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A stretched verb is a complex predicate composed of a light verb and an eventive noun. An example is the English phrase "take a bite out of", which is semantically similar to the simple verb "bite". The concept has been used in studies of German and English.[1]

There is no standard name or definition for the concept. Other names include "supported verb", "expanded predicate", "verbo-nominal phrase", and "delexical verb combination". Some definitions may place further restrictions on the construction: restricting the light verb to one of a fixed list; restricting the occurrence of articles, prepositions, or adverbs within the complex phrase; requiring the eventive noun to be identical or cognate with a synonymous simple verb, or at least requiring the stretched verb to be synonymous with some simple verb. [2]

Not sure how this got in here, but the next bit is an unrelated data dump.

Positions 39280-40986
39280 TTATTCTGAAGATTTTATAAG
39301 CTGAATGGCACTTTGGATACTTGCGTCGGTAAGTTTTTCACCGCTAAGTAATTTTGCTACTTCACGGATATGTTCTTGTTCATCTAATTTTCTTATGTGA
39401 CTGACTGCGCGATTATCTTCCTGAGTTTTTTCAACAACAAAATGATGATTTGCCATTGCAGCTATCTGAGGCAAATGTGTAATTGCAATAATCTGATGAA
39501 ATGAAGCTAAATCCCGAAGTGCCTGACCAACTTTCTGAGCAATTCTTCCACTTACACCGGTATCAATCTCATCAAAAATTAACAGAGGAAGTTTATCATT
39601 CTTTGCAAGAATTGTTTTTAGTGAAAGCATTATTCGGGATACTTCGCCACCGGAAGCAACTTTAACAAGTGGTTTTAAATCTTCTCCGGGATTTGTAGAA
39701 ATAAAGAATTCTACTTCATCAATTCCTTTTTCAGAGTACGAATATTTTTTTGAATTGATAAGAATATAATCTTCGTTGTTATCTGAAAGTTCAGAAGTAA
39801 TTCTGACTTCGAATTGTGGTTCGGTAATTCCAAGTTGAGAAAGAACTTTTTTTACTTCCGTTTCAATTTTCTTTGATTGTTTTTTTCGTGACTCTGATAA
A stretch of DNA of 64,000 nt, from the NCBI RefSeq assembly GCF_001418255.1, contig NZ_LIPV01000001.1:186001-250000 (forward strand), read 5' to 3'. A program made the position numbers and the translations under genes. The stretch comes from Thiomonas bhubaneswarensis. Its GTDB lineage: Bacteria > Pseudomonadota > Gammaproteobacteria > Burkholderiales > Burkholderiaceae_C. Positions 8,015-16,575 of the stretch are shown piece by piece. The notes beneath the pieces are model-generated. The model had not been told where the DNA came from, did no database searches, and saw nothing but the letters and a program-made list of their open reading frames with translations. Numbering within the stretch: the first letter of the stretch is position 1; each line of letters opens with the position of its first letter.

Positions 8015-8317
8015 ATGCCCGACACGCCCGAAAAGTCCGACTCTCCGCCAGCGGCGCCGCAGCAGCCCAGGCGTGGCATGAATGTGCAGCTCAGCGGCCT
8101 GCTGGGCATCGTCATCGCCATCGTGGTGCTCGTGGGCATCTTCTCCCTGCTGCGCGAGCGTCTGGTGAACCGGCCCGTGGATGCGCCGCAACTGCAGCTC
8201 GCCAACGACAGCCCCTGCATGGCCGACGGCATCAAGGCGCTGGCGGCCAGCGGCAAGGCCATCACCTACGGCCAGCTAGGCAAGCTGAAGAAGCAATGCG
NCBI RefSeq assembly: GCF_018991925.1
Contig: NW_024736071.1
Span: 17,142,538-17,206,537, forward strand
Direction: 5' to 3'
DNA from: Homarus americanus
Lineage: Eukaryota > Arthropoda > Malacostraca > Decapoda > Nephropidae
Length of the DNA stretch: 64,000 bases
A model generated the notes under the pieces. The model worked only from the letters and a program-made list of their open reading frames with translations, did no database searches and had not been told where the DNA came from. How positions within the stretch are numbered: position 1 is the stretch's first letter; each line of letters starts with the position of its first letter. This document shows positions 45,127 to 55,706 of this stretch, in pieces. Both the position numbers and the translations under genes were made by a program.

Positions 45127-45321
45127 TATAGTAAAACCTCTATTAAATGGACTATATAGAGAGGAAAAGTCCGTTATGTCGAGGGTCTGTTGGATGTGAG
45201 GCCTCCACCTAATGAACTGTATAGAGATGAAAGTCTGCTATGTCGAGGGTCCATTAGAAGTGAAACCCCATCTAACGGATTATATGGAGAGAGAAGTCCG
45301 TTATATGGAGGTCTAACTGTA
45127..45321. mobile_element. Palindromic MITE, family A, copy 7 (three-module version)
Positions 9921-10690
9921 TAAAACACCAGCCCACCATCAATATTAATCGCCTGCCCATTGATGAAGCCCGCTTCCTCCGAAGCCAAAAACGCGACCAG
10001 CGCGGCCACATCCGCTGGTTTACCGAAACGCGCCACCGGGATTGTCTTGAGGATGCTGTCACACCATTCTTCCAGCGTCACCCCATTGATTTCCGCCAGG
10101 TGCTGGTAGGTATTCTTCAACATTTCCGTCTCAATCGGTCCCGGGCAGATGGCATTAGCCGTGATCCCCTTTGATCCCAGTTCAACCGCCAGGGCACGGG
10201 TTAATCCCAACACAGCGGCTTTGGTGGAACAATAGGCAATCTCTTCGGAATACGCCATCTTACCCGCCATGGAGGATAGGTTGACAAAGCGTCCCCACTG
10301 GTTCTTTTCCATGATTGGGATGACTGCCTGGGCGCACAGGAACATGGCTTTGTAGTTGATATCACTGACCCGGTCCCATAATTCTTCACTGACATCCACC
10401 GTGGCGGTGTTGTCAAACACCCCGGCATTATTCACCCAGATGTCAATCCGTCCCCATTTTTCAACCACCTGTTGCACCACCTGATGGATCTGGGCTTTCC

In English, many stretched verbs are more common than a corresponding simple verb: for example "get rid [of X from Y]" compared to the verb "rid [Y of X]"; or "offer (one's) condolences [to X]" vs "condole [with X]". Correct use of stretched verbs is about as difficult for EFL students as other types of collocation.[3]

See also


  1. ^ Allerton, D. J. (2002). Stretched Verb Constructions in English. Routledge. ISBN 0415257336.  
  2. ^ Nesselhauf, Nadja (2005). Collocations in a Learner Corpus. John Benjamins. pp. §2.1.2, pp.19–21. ISBN 9027222851.  
  3. ^ Nesselhauf, §5.1.3, pp.211–214


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